At some point during every magazine shoot I do, someone, usually the stylist or art director, will say (while everyone is deeply focused on one shot, usually a vertical), "I think this should be a cover try..."
Your heart pounds, you eyes squint, you over analyze the shot to the point that your head hurts and then and then and then...
Nope not the cover...
Someone told me once that if you are not on the cover but one of your photos is used near the table of contents, well that's the "second cover". I think that was made up, just like "it's good luck if it rains on your wedding" or "it's good luck if a bird poops on you"
Let's be honest we want the cover, not the second cover. Nobody remembers the second cover ;-)
In April of 2012, I was hired by the Design Firm of Wilson/Kelsey Design to scout a 1670 Home, that they had beautifully restored for their client. This was one of the hand held scouting shots from that day:
The collection of scouting shots where then used to "pitch" the project to Design New England Magazine. Once the project was selected and it was determined which issue it would run in, the shoot was scheduled. The shoot took place in mid-July this year, it was 96 degrees with 100% humidity (at least it felt that way) and being a 1670 home, there was no A/C. The Designers John Kelsey and Sally Wilson are a wonderful team whom excel at meticulously detailed historic homes. They spend countless hours learning the history of the homes they work on and truly take to heart every decision that is made in an effort to maintain the integrity and soul of the homes we are so lucky to live with in New England.
John and I had been anticipating the heat (we each had brought our own fan to the shoot) and decided to post a little Facebook fun at our photo shoot attire and have a best legs competition.
I think John ultimately won, though I personally think the socks where a "cover" good luck charm and John should wear them on every future magazine shoot.
About 3/4 of the way through the shoot, the "cover try" was discussed. We spent quite a bit of time moving things around on one shot to make sure their was space for Design New England's Name at the top and keeping other areas clear where their would be text that would be printed on the cover.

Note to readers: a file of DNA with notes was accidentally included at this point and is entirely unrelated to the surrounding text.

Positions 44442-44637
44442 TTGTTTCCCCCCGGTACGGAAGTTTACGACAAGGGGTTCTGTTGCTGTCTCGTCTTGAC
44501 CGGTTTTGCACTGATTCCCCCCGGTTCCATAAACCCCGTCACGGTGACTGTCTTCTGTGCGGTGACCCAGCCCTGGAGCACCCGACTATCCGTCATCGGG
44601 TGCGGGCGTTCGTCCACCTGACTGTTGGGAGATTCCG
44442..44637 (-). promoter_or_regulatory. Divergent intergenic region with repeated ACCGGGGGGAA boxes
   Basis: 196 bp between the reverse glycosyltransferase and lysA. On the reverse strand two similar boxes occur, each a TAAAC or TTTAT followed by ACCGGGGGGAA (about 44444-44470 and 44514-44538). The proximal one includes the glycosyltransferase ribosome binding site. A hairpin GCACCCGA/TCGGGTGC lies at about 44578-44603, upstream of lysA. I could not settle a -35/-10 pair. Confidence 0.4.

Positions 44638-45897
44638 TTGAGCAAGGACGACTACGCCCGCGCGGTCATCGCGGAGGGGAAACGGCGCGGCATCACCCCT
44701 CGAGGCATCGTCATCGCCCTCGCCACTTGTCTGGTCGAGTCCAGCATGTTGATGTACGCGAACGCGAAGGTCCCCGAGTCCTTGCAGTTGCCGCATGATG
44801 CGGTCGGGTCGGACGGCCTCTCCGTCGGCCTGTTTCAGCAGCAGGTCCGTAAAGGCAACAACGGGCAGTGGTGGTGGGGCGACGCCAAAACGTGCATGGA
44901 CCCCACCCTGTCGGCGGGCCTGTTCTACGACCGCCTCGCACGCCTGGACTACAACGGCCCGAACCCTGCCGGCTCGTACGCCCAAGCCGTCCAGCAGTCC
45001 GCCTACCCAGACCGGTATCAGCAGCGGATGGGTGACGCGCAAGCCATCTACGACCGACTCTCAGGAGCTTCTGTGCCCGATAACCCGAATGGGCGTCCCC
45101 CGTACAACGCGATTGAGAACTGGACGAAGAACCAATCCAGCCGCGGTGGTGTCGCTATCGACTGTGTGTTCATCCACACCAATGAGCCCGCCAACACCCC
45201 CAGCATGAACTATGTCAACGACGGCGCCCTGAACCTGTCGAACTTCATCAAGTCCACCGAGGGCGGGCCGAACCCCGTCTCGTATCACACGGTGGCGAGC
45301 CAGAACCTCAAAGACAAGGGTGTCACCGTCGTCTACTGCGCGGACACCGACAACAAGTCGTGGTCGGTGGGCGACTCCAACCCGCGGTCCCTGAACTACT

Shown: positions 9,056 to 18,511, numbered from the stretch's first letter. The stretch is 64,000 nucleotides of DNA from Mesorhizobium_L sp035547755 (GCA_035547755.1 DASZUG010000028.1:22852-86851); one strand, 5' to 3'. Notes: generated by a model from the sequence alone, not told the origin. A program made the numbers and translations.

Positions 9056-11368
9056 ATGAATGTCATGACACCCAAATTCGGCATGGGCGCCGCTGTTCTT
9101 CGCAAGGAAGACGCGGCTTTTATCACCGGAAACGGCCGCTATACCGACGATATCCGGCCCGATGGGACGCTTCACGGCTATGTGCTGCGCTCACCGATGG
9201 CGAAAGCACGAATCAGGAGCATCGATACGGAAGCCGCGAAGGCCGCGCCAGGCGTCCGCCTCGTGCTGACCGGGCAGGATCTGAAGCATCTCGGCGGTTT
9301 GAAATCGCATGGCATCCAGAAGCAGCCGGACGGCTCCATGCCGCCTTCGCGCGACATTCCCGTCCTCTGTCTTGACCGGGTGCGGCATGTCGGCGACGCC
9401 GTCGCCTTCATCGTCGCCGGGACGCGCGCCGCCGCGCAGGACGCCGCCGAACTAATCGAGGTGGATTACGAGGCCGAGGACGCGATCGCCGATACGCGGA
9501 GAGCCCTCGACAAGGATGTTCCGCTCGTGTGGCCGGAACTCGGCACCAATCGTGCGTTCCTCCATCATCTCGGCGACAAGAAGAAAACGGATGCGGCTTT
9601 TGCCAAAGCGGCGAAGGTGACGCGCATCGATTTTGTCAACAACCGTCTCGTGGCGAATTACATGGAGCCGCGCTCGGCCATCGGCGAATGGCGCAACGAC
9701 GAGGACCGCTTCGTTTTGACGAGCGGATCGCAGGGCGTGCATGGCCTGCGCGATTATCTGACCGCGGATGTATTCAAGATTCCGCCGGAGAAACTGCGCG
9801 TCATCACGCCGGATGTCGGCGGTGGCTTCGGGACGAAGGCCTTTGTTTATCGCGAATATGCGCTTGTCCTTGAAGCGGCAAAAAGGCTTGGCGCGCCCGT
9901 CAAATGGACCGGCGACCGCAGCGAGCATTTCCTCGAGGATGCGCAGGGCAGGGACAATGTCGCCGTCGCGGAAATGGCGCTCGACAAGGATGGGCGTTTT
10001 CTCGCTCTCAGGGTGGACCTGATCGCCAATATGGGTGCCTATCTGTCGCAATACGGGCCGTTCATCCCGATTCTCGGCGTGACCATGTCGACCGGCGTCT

Well after six years, I've personally stopped even thinking about the cover, since well if you do think about it (statistically that is), there are only six Design New England Magazines a year and in six years, there has only been 36 covers out of a possible 144 features. Which means there is a 25% chance of a cover on any given issue...
OK OK who am I kidding, I think about ALL THE TIME :-)
The irony is the cover shot, it's a cropped version of a horizontal shot. When I first saw this I was completely surprised and thought how perfect this was, thanks in large part to the brilliant Art Director, Jenna Talbot whom I can imagine sitting in front of her computer with the crop tool to find the perfect cover for their renovation issue. What's interesting to me (and this happens more than you may know), when the cover is taken from a horizontal it gives the magazine the opportunity to use the image again in it's full horizontal version as the opening image of the feature story. It's really quite brilliant, because if you think about it, those vertical "cover tries" are never seen within the article, only on the cover.
To see the rest of this beautifully restored home by Designers Wilson/Kelsey please pick up the September/October issue or follow this link to the online version:
Oh and in case you are wondering, the "cover try" image was used in the article, can you figure out which one it was?